- Inferior liver margin: After exposing the inferior liver margin through the hepatic round ligament, separate the adhesions downward along the visceral surface of the liver, and further expose the gastric antrum and the duodenum. Separate the adhesions at this location close to the liver, under the principle of injuring the liver rather than the gastrointestinal tract if injury is unavoidable (Figure 3, Figure 4, and Figure 5).
- Gastric antrum and duodenum: The gastric antrum and the first and second segments of the duodenum tend to move up and seal the first hepatic hilar region through adhesions. Separate the adhesions downward along the visceral surface of the liver from the inferior liver margin and expose the gastric antrum and duodenum. Then, lower the gastric antrum and duodenum to further expose the CBD (Figure 4, Figure 5, and Figure 6).
- Hepatic flexure of the colon: Separate the adhesions between the omentum, intestine, and abdominal wall of the right upper abdomen, and find the hepatic flexure of the colon. Separate and lower the hepatic flexure of the colon from the right inferior liver margin. Expose the CBD by separating the adhesions from the right subhepatic space to the omental foramen (Figure 3).
7. Sequential lithotomy
- Laparoscopic lithotomy with forceps: Push the lower segment of the CBD using noninvasive grasping forceps, and squeeze the large stones toward the incision of the CBD. Take out the stones directly using forceps.
- Laparoscopic lithotomy via blind basket extraction: Insert the stone basket into the CBD and open it. Then, pull the basket up and down repeatedly without choledochoscopic assistance. Take out the stones that cannot be squeezed toward the CBD incision via blind basket extraction, which substantially shortens the time of choledochoscopic lithotomy.
- Stone removal by flushing the CBD with saline: Insert a silicone tube into the CBD. Use a 50 mL syringe to inject saline into the CBD through the silicone tube and flush out the small stones.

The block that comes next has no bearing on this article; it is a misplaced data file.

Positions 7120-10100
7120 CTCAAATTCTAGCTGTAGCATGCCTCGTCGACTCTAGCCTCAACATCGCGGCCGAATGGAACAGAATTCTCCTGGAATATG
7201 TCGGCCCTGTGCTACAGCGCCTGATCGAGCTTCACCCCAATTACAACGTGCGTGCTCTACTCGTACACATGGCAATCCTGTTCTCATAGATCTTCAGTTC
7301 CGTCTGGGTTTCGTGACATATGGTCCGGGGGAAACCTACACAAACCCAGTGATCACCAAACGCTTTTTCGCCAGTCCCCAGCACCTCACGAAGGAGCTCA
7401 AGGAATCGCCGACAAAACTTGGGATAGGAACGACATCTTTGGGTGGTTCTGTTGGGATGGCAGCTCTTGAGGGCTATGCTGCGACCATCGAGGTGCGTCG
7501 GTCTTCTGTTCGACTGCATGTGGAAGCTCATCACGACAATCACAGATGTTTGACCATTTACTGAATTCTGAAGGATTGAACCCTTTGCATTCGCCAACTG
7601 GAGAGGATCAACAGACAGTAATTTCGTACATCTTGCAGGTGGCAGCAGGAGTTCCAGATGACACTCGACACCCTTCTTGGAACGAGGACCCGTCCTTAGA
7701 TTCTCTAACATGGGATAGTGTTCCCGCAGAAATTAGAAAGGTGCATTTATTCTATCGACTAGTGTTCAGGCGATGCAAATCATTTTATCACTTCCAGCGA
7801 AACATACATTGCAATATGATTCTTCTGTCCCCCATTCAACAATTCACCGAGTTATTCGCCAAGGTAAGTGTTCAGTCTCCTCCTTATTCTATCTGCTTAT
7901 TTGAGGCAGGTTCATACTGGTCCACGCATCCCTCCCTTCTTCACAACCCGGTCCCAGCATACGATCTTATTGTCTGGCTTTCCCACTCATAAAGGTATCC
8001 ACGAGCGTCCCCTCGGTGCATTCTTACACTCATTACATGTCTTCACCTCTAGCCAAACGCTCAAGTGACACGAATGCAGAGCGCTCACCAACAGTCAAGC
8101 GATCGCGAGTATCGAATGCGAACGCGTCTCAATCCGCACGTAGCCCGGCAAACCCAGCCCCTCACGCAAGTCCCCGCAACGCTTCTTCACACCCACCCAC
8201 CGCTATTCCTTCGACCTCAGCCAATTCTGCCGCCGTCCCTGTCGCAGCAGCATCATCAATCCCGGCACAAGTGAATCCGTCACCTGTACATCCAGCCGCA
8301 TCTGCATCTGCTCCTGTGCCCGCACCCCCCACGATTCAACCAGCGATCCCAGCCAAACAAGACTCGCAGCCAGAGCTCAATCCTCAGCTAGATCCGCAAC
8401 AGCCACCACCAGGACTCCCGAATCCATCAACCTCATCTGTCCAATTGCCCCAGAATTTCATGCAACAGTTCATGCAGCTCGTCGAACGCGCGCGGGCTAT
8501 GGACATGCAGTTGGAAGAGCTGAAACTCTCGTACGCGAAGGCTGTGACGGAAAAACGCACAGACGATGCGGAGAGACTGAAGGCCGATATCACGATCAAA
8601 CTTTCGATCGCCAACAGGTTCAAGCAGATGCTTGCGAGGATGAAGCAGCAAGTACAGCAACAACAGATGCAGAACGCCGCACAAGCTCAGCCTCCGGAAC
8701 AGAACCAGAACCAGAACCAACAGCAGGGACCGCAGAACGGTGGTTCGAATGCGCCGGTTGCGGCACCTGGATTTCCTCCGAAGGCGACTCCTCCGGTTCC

- Choledochoscopic lithotomy: Insert the choledochoscope into the CBD, and continuously inject saline through the choledochoscope flushing channel. Put the stone extraction basket into the CBD through the instrument channel of the choledochoscope and open it, then take out the stones under the direct vision of the choledochoscope.
- Lithotripsy: According to the diameter of the CBD, insert the sheath of the nephroscope of appropriate size into the CBD through the abdominal puncture port. Then, insert the nephroscope into the common bile duct through the sheath, and continuously inject saline.
- Perform pneumatic ballistic lithotripsy or holmium laser lithotripsy under the direct vision of the nephroscope.
8. T-tube indwelling or CBD primary suture
- Primary suture the CBD for patients with a definite effect after lithotomy, a CBD diameter of ≥10 mm, and no evident stenosis of the lower segment of the CBD.
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This study included 177 patients (mean age: 61.74 ± 5.97 years), including 79 males and 98 females. A total of 69 patients had a history of open cholecystectomy (OC); 36 patients had a history of OC and open common bile duct exploration (OCBDE); eight patients had a history of OC, OCBDE, and left lobe hepatectomy (LLH); three patients had a history of OC, OCBDE, and choledochojejunostomy; 42 patients had a history of laparoscopic cholecystectomy (LC); seven patients had a history of LC and LCBDE; and 12 patients had a history of LC and OCBDE (Table 1).
A total of 174 patients successfully underwent CBD exploration, and three patients were converted to laparotomy due to intraoperative hemorrhage of the CBD wall. The mean operation time was 163.72 ± 51.49 min. The mean intraoperative blood loss was 87.51 ± 32.93 mL. The mean time to first flatus was 28.94 ± 10.35 h. The mean postoperative drainage volume was 196.27 ± 46.26 mL. The mean length of hospital stay was 6.93 ± 2.68 days. The postoperative complication rate was 9.0%. There were three cases of postoperative bile leakage, one case of postoperative bleeding, five cases of residual stones, one case of abdominal infection, and six cases of incision infection (Table 2).
Figure 1: The parietal peritoneum and gastrointestinal serosa. Please click here to view a larger version of this figure.
Figure 2: The hepatic round ligament. Please click here to view a larger version of this figure.